I love Norco’s maps. They seem like a bird’s-eye-view, what you might see looking out of an airplane. That gets filtered through the haze of living somewhere, of having that temporal awareness that comes from time spent in a particular place. Even Norco’s more exact maps, the charts of the Bayou, only function through some mystic element. They hide much more than they reveal. Critic and developer Lotus calls Norco “a map to a place that no longer exists.” When I think of my hometown, I too can imagine that elevated view, seeing the material of my life and my friend’s lives spread out over a grid of concrete. The maps in Norco represent the hazy awareness of a hometown (but probably not yours and definitely not mine) driven into exacting logic drawn over the gory, plastic fragments of our lives. It’s that poetic and exacting resonance with “the real” that makes Norco so admirable.
Of course, Norco has plenty of “universal” elements. Many of us know what it is like to grow distant from your parents, to return to your hometown where everything is different and yet nothing has changed, or to find old friends who are not who you thought they were. But like anything with real poetry, what makes Norco’s approach of these themes compelling is the particularities of its approach, the details that could only come from its namesake: Norco, Louisiana.
I cannot speak to the exact details of the setting and there is obviously plenty of (science) fiction in Norco’s bones. However, the project was born out of a multimedia project incorporating oral history and archival deep-dives. Developer Yuts grew up in Norco and the game holds some “slightly autobiographical details.” Although it has reached a broader audience, Norco can be understood as local art. The game has plenty to say about America or the internet or labor or industry, but crucially, nothing is a stand in. While items and ideas have meaning or subtext, they are so rarely symbolic—not even protagonist Kay, with her blank, unreadable face, which functions more as an obstacle to, rather than an aid in, player identification.
Norco doesn’t particularly remind me of Kentucky Route Zero or even other point-and-click adventures. Rather it conjures the multitude of local art from Utah which has resonated with or provoked me. Norco reminds me of this video, basically an ad for Steven L. Peck’s collection Tales From Pleasant Grove. It’s delightfully strange and funny, and captures the paranoia around particular details. Pleasant Grove is only a few miles outside of Provo. I’ve seen the pipes that he talks about, heard the strange noise he references. The video is not merely funny to me, it resonates.
There are some similarities between some of Utah’s local art and Norco. The way Shield (an analog for Shell) is written reminds me about how older working class folks in Utah talk about Geneva Steel. (Fun fact: Kevin Bacon dances through the Geneva Steel plant in Footloose.) Like Norco, my hometown of Provo is a land occupied by colonial Christianity, defined by labor that is swiftly being transformed by the tech industry. However, these similarities are still broad. They are true of many cities in the US and worldwide. Capitalism shapes the world in particular ways that can be traced from place to place. This does not make these places the same, that too is an illusion of capitalism.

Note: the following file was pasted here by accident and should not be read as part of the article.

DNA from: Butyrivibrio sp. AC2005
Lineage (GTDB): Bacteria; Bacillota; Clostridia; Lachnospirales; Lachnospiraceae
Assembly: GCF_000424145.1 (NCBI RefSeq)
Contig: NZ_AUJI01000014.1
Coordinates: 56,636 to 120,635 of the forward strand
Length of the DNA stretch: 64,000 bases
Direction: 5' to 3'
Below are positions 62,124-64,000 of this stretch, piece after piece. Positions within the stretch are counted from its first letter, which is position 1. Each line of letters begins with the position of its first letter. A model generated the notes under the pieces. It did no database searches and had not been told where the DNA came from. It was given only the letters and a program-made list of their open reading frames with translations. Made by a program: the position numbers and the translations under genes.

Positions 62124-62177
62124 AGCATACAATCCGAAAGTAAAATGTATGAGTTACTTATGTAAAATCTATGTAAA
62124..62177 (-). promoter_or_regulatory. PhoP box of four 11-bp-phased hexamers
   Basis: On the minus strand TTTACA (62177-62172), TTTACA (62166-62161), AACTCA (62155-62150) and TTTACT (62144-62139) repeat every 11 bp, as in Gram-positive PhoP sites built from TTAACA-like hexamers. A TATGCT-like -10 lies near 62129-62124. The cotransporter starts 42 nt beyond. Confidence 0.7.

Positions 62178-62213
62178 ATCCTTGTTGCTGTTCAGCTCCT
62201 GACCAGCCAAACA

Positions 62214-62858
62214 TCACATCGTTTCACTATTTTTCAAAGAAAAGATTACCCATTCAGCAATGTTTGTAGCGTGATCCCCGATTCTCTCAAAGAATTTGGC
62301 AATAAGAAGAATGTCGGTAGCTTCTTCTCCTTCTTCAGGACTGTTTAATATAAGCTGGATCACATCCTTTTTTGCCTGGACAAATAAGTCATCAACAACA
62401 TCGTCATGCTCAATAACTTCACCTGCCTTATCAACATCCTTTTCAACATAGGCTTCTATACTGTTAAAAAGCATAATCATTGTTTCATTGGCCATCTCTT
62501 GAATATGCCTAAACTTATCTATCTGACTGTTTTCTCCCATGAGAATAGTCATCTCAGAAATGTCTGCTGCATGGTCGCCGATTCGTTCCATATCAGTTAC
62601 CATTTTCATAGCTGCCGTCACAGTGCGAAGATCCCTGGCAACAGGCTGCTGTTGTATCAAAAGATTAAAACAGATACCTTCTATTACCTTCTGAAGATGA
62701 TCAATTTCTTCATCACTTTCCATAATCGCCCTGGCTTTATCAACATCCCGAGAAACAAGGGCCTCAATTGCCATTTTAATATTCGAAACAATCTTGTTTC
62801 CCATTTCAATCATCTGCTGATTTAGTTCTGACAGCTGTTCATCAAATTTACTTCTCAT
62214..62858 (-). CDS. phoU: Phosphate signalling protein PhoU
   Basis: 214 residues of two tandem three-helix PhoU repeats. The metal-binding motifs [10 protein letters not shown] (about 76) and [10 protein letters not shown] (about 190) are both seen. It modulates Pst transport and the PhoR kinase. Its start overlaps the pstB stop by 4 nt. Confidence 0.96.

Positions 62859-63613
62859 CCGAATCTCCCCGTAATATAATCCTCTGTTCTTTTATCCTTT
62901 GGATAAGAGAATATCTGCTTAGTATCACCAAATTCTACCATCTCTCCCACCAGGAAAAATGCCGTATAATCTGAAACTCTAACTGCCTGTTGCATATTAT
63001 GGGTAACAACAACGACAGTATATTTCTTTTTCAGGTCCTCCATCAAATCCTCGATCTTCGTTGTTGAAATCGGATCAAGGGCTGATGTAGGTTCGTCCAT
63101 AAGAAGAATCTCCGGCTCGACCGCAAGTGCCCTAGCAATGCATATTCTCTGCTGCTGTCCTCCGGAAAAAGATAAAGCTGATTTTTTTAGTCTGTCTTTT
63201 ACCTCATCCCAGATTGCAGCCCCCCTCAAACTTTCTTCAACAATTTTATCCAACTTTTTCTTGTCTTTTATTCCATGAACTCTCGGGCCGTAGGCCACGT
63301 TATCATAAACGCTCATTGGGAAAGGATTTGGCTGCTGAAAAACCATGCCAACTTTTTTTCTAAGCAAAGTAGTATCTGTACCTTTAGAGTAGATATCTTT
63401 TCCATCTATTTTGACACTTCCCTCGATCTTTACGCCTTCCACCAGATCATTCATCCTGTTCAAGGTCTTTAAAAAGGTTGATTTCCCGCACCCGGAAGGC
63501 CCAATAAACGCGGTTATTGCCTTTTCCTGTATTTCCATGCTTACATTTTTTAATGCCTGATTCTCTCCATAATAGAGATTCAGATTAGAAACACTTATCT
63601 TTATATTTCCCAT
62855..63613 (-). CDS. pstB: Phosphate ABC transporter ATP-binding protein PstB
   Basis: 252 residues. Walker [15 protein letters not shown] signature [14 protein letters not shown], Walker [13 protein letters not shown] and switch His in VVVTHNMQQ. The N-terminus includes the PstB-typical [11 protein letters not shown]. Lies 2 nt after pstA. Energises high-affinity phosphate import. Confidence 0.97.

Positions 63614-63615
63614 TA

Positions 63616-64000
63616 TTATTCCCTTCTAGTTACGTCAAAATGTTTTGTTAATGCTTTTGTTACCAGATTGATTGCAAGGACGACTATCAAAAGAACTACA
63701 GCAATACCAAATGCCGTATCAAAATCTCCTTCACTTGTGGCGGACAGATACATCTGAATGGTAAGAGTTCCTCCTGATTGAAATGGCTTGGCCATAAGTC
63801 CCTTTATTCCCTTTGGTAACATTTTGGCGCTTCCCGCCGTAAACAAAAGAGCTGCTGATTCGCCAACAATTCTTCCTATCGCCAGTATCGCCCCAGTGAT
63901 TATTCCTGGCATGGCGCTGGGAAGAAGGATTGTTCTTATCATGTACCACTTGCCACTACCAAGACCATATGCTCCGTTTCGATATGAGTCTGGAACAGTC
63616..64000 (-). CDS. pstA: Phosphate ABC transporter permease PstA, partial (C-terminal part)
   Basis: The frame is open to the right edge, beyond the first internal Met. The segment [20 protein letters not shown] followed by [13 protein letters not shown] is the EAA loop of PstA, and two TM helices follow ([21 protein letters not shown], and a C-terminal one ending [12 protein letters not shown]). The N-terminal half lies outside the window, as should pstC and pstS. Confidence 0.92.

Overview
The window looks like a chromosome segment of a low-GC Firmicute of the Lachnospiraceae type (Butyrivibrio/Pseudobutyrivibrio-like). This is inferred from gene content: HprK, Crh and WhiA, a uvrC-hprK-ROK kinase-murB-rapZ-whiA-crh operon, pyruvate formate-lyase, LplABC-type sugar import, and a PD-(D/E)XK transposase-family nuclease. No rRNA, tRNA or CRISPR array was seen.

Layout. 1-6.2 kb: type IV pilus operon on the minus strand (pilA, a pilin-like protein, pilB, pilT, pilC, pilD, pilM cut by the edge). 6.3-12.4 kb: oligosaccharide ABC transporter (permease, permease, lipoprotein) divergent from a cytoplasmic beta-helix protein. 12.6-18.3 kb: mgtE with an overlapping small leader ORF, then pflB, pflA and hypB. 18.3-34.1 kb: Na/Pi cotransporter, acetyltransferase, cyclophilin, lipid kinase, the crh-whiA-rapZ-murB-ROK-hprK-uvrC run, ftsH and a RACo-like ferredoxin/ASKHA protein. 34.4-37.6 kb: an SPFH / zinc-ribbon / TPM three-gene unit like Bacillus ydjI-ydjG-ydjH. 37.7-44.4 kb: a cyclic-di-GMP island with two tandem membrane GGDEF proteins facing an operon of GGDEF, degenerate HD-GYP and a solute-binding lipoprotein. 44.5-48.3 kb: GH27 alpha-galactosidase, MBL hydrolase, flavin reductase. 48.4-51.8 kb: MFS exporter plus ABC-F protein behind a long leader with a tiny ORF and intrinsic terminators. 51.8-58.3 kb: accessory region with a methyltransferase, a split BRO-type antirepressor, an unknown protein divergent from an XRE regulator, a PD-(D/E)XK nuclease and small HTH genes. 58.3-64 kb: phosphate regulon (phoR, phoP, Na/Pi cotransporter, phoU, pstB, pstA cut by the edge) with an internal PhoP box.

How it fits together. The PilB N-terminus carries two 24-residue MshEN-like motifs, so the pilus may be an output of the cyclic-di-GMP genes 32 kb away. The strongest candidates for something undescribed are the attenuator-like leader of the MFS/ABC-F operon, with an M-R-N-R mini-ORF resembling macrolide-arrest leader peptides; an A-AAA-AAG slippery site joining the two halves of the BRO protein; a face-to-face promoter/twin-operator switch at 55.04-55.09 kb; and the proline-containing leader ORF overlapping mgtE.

Norco ultimately doesn’t remind me of any of these works’ particular details, rather it reminds of the feeling I had reading The Scholar of Moab or seeing the artwork of the Arch-Hive collective or listening to The Killers’ Pressure Machine for the first time. It’s the feeling of a particular place, and its culture(s) given attention, care, and seriousness. The fact is, other people are going to “get” Norco better than I ever will. That does not make it less vital or urgent; quite the contrary.
Discussions of representation often revolve around mass, corporate media and can be deeply short sighted, as well as ahistorical. The problem that faces people is not that there is not enough sufficiently diverse corporate media, rather that the access to the art that will speak to them is supplanted by canons and corporations. We should not move toward flat representation, but towards access. We must have access both to the histories of our communities and the resources to make art that will speak to them.
That is, of course, easier said than done. We just had The Game Awards, which is a vision of games as completely totalizing, a community unto itself, unified by consumption. As a start, we should find the people making local things, go to their house shows, buy their itch bundles. Norco’s presence and excellence encourages people to invest in the experiences of people around them, to give your peers time and opportunity (and money, should you have it) to build an alternative space. If we want culture that really resonates and represents us, we have to start somewhere.
Grace Benfell is a queer woman, critic, and aspiring fan fiction author. She writes on her blog Grace in the Machine and can be found @grace_machine on Twitter.